In 2014, Princeton University donated a disused parking lot on Franklin Avenue (map) to the town of Princeton. The parking lot has not been used much since, but at their meeting on Monday night, Princeton Council took the first steps toward rezoning the land for housing. At a minimum, the site will be used for 80 units of affordable housing, but Council is also considering an alternative plan that would allow for up to 160 homes, including new ground floor retail at the nearby intersection with Witherspoon Street.
Affordable housing at Franklin Ave is required for the town to meet state-mandated ‘fair share’ housing targets. Princeton Council introduced an ordinance to create an “AH-6” zone, which would allow construction of 80 affordable homes in a 100%-affordable development on the old parking lot. At a forum held at Princeton Public Library earlier this year, housing experts explained that financing for 100% affordable developments can be hard to obtain, and a mixed-income development might be preferable. Local architects have been working to develop plans for a development that might include 80 affordable homes and 80 market-rate homes, for a total of 160 units. Princeton Council introduced a second ordinance on Monday night, for an “AHO-6” zoning overlay, which would potentially allow this additional density.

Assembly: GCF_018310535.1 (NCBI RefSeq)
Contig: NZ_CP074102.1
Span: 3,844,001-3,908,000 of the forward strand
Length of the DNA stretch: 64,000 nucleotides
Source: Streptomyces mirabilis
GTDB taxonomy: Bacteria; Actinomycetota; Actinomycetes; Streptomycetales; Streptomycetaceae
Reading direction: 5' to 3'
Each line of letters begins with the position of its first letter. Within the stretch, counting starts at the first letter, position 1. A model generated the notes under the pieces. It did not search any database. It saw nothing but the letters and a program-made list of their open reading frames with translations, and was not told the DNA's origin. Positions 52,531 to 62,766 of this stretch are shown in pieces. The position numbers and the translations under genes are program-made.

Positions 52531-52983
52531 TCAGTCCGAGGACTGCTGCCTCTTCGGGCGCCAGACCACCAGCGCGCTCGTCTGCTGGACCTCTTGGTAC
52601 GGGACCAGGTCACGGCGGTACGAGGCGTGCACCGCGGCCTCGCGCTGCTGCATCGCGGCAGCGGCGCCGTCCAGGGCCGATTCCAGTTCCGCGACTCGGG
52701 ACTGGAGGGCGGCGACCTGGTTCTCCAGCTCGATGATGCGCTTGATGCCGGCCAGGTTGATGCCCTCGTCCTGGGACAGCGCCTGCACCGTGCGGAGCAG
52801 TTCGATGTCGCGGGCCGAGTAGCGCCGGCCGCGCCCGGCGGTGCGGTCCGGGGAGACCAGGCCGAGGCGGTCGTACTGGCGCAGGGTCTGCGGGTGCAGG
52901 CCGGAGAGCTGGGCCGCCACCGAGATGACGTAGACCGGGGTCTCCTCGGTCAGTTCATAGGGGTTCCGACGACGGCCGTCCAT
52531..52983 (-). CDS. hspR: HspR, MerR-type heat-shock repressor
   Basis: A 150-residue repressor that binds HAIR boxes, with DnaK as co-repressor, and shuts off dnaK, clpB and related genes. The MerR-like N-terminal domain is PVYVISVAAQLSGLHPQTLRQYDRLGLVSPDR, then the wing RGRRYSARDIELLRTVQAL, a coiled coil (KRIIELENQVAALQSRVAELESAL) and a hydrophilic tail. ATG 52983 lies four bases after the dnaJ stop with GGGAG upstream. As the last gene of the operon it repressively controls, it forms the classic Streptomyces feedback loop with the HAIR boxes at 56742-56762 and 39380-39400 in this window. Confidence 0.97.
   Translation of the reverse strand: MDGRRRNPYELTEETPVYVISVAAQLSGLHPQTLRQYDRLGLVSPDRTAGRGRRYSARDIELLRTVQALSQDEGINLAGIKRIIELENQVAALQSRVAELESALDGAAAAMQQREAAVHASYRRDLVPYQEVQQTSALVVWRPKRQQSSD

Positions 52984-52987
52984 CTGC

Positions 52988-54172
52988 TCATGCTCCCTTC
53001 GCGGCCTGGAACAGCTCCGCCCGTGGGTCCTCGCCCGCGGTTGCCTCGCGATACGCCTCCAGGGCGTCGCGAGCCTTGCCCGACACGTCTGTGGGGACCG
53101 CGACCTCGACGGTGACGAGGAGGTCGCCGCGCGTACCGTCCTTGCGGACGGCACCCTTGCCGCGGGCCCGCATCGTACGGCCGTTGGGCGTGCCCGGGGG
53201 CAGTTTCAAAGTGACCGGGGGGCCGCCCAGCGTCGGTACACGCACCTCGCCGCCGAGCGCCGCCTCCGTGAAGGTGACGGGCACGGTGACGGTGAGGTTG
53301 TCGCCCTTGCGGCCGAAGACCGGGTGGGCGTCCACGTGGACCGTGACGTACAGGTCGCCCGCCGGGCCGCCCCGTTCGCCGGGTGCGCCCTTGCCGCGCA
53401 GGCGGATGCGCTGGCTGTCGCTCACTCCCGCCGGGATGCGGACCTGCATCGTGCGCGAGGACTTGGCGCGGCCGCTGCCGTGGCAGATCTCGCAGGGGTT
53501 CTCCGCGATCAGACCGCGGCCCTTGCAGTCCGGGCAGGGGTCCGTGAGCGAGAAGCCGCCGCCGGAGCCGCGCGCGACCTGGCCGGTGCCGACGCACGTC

The AHO-6 overlay zone would encompass land adjacent to the Franklin Ave parking lot, which is currently the site of two 1930s-era housing projects of the Princeton Housing Authority (PHA). A joint project including this site would potentially allow more flexibility in what could be built on Franklin Ave, allow a better-integrated development, and resources to replace the aging PHA housing. The Chair of the PHA Board, Mr. Leighton Newlin, told Council that the PHA was committed to providing the best possible homes for its tenants, who include a high proportion of African American households who have lived in Princeton for generations. Mr. Newlin pointed out that the PHA site at Franklin Ave and Witherspoon St is “one of the most under-utilized in Princeton”, and would offer a good opportunity for ‘Smart Growth’ redevelopment as part of the AHO-6 plan.
Buildings of up to five stories (55-ft) would be permitted as part of the AHO-6 overlay. A minimum of 80 units of affordable housing would be required, and no more than 160 units in total would be allowed. Redevelopment as part of the AHO-6 overlay would replace the existing Franklin Ave surface parking lot, and the PHA ‘Franklin Terrace’ and ‘Maple Terrace’ developments. The full site would have to be redeveloped as part of a single, cohesive project. Parking would be included on site at a minimum of one space per housing unit. Retail uses would be permitted on the ground floor where the site fronts onto Witherspoon Street, with up to 10,000 sq ft of commercial space allowed. The adjoining properties on Witherspoon St currently include law offices, and the “Hilton’s” clothing store.
Princeton Council will hold a public hearing and vote on the proposed AH-6 zone and AHO-6 overlay at their meeting on July 27. Concerns about the proposal were raised on Monday night by the Chair of the Princeton School Board, Beth Behrend, and local resident Kip Cherry, who fear that the extra homes and retail might overload the school system and create parking problems.